Kathmandu: At least 41 Indians are among 57 foreigners killed in Nepal in the powerful earthquake that left a trail of devastation and suffering, flattening buildings and uprooting electric poles and trees.
The number of Indian nationals killed in the quake has reached 41, according to a statement issued by Nepal Police. A total of 57 foreigners have been killed in the quake. “So far, 7,276 people have died and another 14,267 people were injured in the quake,” the statement said.
At least 10 Indians were among injured, it added. Finance Minister Ram Sharan Mahat has said that the death toll is expected to climb “much higher”. Meanwhile, an Indian Air Force team has rescued 22 Buddhist monks from a remote village of Gorkha district, the epicenter of the devastating earthquake on April 25.
The monks were rescued by Indian Army helicopters from Hinang Gompa, according to Indian Embassy sources here. India's youngest Everest summitteer Arjun Vajpai was also rescued from Makalu base camp and flown to Kathmandu. Vajpai has been rescued by Nepal Army team from the mountain area.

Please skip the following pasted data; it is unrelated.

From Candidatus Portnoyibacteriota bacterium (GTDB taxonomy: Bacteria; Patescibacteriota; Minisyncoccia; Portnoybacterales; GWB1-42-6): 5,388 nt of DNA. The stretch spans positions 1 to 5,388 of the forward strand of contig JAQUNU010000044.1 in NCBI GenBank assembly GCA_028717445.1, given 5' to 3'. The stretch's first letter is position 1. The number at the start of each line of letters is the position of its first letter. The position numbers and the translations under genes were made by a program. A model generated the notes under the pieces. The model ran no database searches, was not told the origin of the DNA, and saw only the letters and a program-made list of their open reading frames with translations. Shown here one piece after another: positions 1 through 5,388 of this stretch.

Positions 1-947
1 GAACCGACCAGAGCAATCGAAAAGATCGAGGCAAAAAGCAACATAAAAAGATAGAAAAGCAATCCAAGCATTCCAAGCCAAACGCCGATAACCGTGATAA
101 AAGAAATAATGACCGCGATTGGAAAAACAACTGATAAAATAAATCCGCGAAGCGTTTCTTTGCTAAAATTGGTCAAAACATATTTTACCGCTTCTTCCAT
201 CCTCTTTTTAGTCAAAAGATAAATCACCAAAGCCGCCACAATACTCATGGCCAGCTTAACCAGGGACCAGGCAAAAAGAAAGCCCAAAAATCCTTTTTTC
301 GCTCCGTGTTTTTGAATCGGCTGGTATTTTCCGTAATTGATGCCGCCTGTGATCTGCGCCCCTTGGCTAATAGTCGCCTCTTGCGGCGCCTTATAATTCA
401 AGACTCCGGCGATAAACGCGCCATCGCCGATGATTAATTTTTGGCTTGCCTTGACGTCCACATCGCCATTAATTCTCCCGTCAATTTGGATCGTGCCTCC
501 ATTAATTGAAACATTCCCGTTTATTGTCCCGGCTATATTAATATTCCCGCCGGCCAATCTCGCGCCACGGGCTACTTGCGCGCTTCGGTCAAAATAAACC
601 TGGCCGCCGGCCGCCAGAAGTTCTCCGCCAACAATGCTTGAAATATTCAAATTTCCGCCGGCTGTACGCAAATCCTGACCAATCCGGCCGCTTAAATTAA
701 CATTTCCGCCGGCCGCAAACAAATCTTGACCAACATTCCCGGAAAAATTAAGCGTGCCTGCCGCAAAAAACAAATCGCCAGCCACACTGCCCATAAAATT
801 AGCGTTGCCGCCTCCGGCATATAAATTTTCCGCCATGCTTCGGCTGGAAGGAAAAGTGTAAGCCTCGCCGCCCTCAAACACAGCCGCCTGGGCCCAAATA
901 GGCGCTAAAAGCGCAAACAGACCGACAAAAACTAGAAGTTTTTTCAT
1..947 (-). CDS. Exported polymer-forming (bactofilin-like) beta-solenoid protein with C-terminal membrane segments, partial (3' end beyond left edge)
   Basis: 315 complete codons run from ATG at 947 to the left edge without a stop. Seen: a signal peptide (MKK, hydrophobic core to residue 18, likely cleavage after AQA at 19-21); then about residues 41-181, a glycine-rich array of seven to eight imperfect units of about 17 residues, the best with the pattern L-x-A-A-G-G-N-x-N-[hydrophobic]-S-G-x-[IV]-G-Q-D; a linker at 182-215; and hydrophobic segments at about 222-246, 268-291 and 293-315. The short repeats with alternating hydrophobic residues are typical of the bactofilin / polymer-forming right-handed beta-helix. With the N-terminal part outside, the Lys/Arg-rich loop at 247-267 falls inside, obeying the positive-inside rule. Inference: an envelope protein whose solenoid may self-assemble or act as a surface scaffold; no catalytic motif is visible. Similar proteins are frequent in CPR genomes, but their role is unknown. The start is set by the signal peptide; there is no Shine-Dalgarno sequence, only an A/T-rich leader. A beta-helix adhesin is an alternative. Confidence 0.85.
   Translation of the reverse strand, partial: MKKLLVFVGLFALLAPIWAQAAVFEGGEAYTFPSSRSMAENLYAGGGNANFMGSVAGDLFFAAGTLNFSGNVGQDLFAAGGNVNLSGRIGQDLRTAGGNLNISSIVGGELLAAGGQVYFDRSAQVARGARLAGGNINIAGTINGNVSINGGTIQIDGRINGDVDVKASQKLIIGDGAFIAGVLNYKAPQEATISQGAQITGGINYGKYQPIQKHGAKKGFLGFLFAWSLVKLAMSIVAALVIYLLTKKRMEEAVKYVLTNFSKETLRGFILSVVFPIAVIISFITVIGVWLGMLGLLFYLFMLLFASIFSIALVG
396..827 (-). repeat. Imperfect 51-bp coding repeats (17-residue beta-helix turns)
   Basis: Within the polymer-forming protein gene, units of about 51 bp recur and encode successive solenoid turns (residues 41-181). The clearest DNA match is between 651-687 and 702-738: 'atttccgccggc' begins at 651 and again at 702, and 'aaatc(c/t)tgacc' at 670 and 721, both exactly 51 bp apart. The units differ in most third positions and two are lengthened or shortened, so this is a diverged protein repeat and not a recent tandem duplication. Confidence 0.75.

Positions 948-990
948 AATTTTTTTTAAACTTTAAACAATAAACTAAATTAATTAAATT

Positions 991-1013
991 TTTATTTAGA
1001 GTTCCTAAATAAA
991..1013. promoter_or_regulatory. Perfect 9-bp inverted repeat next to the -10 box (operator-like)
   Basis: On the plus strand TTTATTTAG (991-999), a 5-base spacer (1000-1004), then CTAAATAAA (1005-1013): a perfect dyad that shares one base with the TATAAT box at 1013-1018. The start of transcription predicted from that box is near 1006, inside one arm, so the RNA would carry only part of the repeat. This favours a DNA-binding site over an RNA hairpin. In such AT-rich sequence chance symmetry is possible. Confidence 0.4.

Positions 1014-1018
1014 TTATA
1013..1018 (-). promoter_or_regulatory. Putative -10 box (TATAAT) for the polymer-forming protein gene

Fresh aftershocks, including one measuring 4.3 on the Richter Scale yesterday, sent a fresh wave of panic among people, most of whom have been staying in the open battling bad weather and scarce food and water supplies following the country's worst earthquake in 80 years.
Nepal parties have agreed that all those interested in carrying out relief work in the country can start at once, without having to route the process through the government.
A report released by the UN Office for the Coordination of Humanitarian Affairs said the number of houses destroyed in the country is over 1,60,000, nearly twice the number of households wrecked in the 1934's deadly temblor that has been the country's worst disaster of all times.
The UN urged Nepal to relax customs controls which it says are holding up deliveries of aid coming from countries around the world from reaching the survivors.
Nepal lifted import taxes on tarpaulins and tents on Friday but home ministry spokesman Laxmi Prasad Dhakal said all goods arriving from abroad had to be inspected. Aid agencies have warned that remote mountainous areas in the country have suffered “almost total devastation”.